If my husband and I have filed for an uncontested divorce and are still living together but now he has changed the locks?

Get Legal Help Today

 Secured with SHA-256 Encryption

If my husband and I have filed for an uncontested divorce and are still living together but now he has changed the locks?

He is currently unemployed so we are both staying in the home (both of our names are on the mortgage), while I am paying the bills. While I was out of town last week with our children, he changed the locks on the door. What are my rights?

Asked on July 12, 2015 under Family Law, Missouri

Answers:

Maury Beaulier / MinnesotaLawyers.com

Answered 6 years ago | Contributor

If you are still married and there is no court order, you each have equal rights to occupy the home. It is you r property. THat means you may enter - by any means - and it is not illegal. The concern would be creating a domestic incident.  You may wish to have police present. 

M.D., Member, California and New York Bar / FreeAdvice Contributing Attorney

Answered 6 years ago | Contributor

Basically, until the divorce is final and the issue of who gets the house has been settled, it is still the marital residence (whether or not you are on the lease or deed). The police may or may not get involved; it is basically a civil atter. At ths point, you can now change the locks in order to gain access, just be sure to give your spouse a key. However, you may want to seek the advise of a local divorce attorney and see if they have other suggestions as well.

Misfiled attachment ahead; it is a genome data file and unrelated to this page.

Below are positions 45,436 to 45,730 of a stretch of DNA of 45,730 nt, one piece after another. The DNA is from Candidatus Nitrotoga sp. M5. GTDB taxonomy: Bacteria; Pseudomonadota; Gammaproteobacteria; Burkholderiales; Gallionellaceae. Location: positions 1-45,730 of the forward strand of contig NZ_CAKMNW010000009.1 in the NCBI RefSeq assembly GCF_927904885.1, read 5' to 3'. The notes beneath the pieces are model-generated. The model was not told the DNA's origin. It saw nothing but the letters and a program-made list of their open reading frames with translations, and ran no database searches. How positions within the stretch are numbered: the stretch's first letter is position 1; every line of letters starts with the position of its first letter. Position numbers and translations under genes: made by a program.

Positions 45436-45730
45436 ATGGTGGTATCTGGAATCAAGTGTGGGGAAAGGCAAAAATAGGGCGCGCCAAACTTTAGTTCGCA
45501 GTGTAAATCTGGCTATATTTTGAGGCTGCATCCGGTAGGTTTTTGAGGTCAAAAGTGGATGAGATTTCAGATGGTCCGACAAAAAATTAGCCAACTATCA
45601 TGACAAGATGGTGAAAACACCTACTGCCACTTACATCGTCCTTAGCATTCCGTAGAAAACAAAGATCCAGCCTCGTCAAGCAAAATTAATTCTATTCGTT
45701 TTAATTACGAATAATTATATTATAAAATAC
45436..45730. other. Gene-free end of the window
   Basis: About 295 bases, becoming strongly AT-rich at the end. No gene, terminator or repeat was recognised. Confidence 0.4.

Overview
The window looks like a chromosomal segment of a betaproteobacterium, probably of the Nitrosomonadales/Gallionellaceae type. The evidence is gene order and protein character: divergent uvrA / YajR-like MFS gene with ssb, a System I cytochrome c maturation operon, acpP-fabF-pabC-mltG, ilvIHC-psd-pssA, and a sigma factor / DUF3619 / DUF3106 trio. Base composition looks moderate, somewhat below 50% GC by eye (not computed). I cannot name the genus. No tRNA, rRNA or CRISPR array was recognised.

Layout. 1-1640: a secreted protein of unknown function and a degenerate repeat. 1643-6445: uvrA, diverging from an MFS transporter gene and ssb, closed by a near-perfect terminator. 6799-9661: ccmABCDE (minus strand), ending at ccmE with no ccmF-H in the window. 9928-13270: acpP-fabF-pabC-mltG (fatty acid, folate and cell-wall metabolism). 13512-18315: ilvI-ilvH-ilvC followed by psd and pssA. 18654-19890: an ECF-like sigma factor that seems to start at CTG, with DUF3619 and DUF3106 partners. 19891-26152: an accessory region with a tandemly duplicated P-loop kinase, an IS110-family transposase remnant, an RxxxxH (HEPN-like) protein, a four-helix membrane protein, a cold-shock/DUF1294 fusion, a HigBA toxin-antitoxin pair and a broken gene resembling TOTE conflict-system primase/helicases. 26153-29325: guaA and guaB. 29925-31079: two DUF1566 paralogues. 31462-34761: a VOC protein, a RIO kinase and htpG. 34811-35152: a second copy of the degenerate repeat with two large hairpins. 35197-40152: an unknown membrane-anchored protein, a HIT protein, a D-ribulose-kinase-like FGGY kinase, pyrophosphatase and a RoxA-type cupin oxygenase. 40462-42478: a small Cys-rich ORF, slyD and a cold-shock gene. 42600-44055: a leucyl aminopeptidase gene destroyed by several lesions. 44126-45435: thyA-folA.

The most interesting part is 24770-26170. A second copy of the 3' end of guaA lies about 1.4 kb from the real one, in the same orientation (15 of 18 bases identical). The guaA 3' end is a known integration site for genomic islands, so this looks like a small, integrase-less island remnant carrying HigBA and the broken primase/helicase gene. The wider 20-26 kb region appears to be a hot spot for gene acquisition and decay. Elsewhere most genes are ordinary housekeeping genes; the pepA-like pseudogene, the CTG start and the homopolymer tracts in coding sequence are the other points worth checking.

Note: There are 2 exceptions marital residence rule. If one party has been physically abusive towards the other or has placed the other in fear of immediate serious bodily injury, the abused party may file a request with the court for an order of protection that will exclude the abuser from the marital home for a period of time. Also, a spouse may file a petition in court requesting that they be granted exclusive possession of the marital residence. If the petition is granted, the non-requesting spouse would be excluded from the property and the spouse in residence would be permitted to change the locks, etc.


IMPORTANT NOTICE: The Answer(s) provided above are for general information only. The attorney providing the answer was not serving as the attorney for the person submitting the question or in any attorney-client relationship with such person. Laws may vary from state to state, and sometimes change. Tiny variations in the facts, or a fact not set forth in a question, often can change a legal outcome or an attorney's conclusion. Although AttorneyPages.com has verified the attorney was admitted to practice law in at least one jurisdiction, he or she may not be authorized to practice law in the jurisdiction referred to in the question, nor is he or she necessarily experienced in the area of the law involved. Unlike the information in the Answer(s) above, upon which you should NOT rely, for personal advice you can rely upon we suggest you retain an attorney to represent you.

Get Legal Help Today

Find the right lawyer for your legal issue.

 Secured with SHA-256 Encryption